Washing Plastic (V4)
Washing plastic is essential in the recycling process and at the moment it is mostly done by hand – a very time-consuming process.
While working with plastic films I came in contact with water and plastic and the advantages but also dangers it has to offer. Shredding film has turned out to be a challenge because of overheating and dust. My only solution for this was to work with a water-cooling system. I got familiar with the dangers of microplastic in water, the dirt and chemicals, and filtration processes. I changed my focus and now I am working on everything which has to do with washing. Starting before shredding and ending with a clean and dry workable material.
Washing plastic is a very broad topic and it contains many different steps. Each of them is important and I will spend the next months on researching, experimenting and updating you guys – I hope, together with your help, we can create a way to make it possible, that small workshops are able to work efficiently and save for the environment.
Creating clean plastic demands different machines, which have to function in a workflow. Designing this process seems to me as important as designing the machines so I will also work a lot on how the different work steps could look like.
So what have I done so far:
After gathering all the information from @mathijsstroobers topic washing plastic and some research I have defined and started to work on the different steps – Cutting and prewashing, shredding with water, collecting the shreds in a mesh bag, modifying a washing machine, drying and most important filtering.
Cutting and prewashing:
I haven’t done any experiments here yet, but I believe for some sort of products it might be helpful to clean them a little bit before shredding, e.g. oily surfaces or impurities like sand which would be to rough on the shredder. Though the end goal is to make this step obsolete.
Shredding with water:
This is a fairly easy process, as long as your shredder is built from stainless steel or made water-resistant in any other way. I connect a pump (link here) to a water tank, located beneath the shredder from there a pipe leads up to the shredder and the water cools, contains the dust and ends up in the tank again. Of course, you need some sort of sieve or mesh to keep the plastic shreds out of the pump. In my first system I used a fine mesh on the bottom, this way turned out to be prone to failure and clogged up easily.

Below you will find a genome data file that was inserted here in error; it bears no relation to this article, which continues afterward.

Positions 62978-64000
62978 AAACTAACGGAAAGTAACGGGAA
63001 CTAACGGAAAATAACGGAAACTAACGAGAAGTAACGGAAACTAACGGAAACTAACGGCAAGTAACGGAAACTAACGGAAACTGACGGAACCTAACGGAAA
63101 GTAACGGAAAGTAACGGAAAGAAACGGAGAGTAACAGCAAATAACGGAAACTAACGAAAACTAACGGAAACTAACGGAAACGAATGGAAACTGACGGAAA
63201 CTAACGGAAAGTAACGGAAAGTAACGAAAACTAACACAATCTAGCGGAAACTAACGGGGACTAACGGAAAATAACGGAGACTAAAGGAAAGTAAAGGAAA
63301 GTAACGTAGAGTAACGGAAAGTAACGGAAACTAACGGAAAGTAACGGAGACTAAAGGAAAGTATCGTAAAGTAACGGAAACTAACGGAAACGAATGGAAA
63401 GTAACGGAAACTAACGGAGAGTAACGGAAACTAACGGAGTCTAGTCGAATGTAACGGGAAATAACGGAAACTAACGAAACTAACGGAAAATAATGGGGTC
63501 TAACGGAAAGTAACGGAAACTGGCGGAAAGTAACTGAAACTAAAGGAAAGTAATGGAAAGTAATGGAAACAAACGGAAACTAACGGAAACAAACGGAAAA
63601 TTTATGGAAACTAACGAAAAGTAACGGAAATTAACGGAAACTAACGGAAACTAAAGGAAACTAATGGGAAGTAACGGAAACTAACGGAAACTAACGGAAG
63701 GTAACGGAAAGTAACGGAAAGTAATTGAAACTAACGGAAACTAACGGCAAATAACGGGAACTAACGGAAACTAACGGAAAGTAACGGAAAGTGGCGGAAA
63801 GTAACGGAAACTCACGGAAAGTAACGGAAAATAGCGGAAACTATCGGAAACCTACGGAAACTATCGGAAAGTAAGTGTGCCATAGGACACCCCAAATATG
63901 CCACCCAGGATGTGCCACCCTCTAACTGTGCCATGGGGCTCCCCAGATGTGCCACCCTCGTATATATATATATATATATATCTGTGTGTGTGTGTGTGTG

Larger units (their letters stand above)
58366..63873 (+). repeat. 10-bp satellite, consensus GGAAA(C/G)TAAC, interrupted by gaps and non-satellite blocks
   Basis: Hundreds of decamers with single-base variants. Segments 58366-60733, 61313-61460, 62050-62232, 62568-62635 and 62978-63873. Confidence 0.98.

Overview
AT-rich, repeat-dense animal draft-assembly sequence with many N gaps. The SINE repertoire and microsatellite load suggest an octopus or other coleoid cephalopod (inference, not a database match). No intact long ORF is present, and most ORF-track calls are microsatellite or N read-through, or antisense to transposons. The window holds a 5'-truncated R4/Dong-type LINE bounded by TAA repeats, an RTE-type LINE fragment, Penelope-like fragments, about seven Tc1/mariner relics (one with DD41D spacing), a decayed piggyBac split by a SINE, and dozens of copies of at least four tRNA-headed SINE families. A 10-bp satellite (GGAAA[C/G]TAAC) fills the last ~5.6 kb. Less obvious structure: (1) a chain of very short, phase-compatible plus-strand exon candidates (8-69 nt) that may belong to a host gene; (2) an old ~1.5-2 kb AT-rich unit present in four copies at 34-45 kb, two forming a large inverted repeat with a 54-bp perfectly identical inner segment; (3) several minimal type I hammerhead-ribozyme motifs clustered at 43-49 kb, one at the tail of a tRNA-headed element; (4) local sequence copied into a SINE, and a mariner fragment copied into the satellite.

Collecting shreds in a mesh bag:
For the next system, I am trying bags made out of mesh. They will be connected directly to the shredder, collect the plastic, but let out the water and the dirt. For these bags, I am trying differently sized mashes to see what works the best for what kind of plastics and shredders. Changing to bags can help to keep a necessary cleanliness, they are used from shredding to washing to drying and also for storing.
A color system could help to keep the individual bags dedicated to one certain kind of plastics.
Modifying a washing machine:
A household laundry washing machine provides me with many features I can take advantage of. I can use the different programs, temperatures and especially the centrifugation function, which will help a lot to get the plastic dry after its clean. All whats then still necessary is to hang up the bag for a little bit and the plastic is ready to use. Connected to a water pump and tanks the machine manages to run autonomous and I can contain the dirt and microplastic in a filter, before adding the greywater to the sewage or even water plants. To save energy and reduce material damage the pump is controlled by a relay which turns on when the inlet valve of the washing machine opens up. How effective this process is gonna be I still have to find out in the next weeks with many experiments and ways to proof the cleanliness of the plastic.